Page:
UVALDE – The standoff between Uvalde CISD and the parents of the Robb Elementary School shooting victims has intensified after the district took it a step further by installing fences and restricting media access.
Friday marked day four of the protest from the parents, who have remained outside of the district office since Tuesday. They’re demanding that UCISD suspend the district officers who stood in the hallway for 77 minutes during the mass shooting on May 24.
Brett Cross, the guardian of Uziyah Garcia, spoke with Uvalde CISD Superintendent Hal Harrell one-on-one Thursday. However, Harrell wouldn’t budge.
It wasn’t long after that meeting that the district began installing fencing near the entrance to the district office. As of Friday, Harrell announced in a letter to district families that the installation is nearly complete, minus the delivery of gates and a few other parts.
“They will be installed as soon as they are available to us,” Harrell said. “The contractor is now installing two gates at the central office building as they work their way through the security upgrade plan for the district. Also, cameras and access control systems are being installed on campuses.”
In addition to the fence installation, Harrell said media is restricted from the area, unless accompanied by district administration.
He said in the letter that these decisions were made in an effort to find “an end to the disruption.”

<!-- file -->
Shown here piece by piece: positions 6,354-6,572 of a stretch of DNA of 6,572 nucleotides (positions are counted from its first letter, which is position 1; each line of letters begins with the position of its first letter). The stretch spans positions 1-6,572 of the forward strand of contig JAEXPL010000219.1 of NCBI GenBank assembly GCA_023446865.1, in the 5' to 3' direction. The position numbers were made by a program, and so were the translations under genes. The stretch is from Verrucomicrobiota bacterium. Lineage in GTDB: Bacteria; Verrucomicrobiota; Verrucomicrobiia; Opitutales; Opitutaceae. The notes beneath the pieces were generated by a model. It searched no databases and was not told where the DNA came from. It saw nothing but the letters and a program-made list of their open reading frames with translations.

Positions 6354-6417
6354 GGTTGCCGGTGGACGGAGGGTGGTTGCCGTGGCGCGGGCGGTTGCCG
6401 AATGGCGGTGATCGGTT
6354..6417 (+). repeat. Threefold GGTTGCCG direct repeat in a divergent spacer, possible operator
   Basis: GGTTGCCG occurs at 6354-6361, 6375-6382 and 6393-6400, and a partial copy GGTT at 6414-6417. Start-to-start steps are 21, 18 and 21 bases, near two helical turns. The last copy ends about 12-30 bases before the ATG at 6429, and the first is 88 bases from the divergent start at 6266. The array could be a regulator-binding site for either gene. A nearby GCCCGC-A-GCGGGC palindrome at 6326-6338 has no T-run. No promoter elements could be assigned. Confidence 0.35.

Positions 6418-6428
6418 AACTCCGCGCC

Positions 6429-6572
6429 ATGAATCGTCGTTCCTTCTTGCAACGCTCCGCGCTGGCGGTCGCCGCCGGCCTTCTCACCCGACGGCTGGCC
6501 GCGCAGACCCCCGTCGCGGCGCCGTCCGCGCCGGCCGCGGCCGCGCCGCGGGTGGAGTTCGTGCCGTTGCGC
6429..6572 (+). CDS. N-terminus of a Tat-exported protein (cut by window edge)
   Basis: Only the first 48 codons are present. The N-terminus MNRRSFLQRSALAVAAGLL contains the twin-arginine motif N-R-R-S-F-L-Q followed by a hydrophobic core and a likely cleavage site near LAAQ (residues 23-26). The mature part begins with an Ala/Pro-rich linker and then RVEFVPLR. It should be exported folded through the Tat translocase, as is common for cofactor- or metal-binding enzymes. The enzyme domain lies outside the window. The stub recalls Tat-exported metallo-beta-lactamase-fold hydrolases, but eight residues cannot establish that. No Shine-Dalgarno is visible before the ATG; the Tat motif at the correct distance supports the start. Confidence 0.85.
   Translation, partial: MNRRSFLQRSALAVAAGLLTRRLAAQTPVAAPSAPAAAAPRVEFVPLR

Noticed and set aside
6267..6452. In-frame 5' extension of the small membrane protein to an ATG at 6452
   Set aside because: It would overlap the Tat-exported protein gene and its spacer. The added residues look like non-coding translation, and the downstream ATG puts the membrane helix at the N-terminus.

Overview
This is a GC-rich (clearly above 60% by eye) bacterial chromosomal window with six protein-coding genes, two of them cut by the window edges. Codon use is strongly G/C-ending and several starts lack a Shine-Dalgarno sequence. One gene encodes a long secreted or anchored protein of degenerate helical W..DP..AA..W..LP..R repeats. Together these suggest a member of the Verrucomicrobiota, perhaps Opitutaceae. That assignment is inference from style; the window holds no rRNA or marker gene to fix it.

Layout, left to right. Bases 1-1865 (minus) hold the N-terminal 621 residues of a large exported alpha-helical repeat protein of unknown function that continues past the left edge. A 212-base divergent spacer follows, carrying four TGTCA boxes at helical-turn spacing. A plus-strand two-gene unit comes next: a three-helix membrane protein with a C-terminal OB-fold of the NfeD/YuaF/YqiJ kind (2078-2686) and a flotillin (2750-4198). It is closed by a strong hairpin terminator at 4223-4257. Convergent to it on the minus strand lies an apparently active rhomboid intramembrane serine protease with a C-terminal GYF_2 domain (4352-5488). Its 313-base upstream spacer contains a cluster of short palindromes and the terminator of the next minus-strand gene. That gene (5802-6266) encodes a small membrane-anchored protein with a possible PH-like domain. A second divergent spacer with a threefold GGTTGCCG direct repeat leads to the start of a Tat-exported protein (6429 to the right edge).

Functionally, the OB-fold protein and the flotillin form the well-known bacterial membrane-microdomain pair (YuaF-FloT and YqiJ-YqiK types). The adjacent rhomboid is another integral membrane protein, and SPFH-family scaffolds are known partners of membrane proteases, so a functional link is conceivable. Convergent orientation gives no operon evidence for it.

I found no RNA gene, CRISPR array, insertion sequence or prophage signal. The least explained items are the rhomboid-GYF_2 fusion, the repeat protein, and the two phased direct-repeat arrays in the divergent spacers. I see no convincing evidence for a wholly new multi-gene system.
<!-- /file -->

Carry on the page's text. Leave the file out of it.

“We have shared our willingness to meet with the individuals to address their concerns, but to date, only one has accepted our offer,” Harrell said in the letter. “We do not condone this group’s behavior and are seeking an end to the disruption.”
Cross is joined at district headquarters by his wife, Nikki, and other relatives of victims including Gloria Cazares, the mother of Jackie Cazares, and Berlinda Arreola, the grandmother of Amerie Garza.
Their protest began Tuesday morning, where families camped outside of the district office, broadcasted audio of their children and projected home videos on the side of a building.
In a Twitter post on Thursday morning, Cross livestreamed his meeting with Harrell. After asking why he hasn’t suspended the five officers yet, Harrell said they need to remain with the district for safety reasons.
He also added that an investigation was ongoing and that an audit would be conducted this week.
As of Friday evening, the protest has surpassed 80 hours, with no end in sight.
Harrell and other district officials haven’t spoken with the families since Thursday.
“We want to assure you that there is no cause for alarm as the group’s focus is on district administration. We have never had reason to believe that they would shift their focus to campuses,” Harrell said.
Harrell said in the meantime, the district is looking for state or local partners in handling the protest and “restoring peace.”
The partners Harrell mentions haven’t been identified.
You can read the full letter below: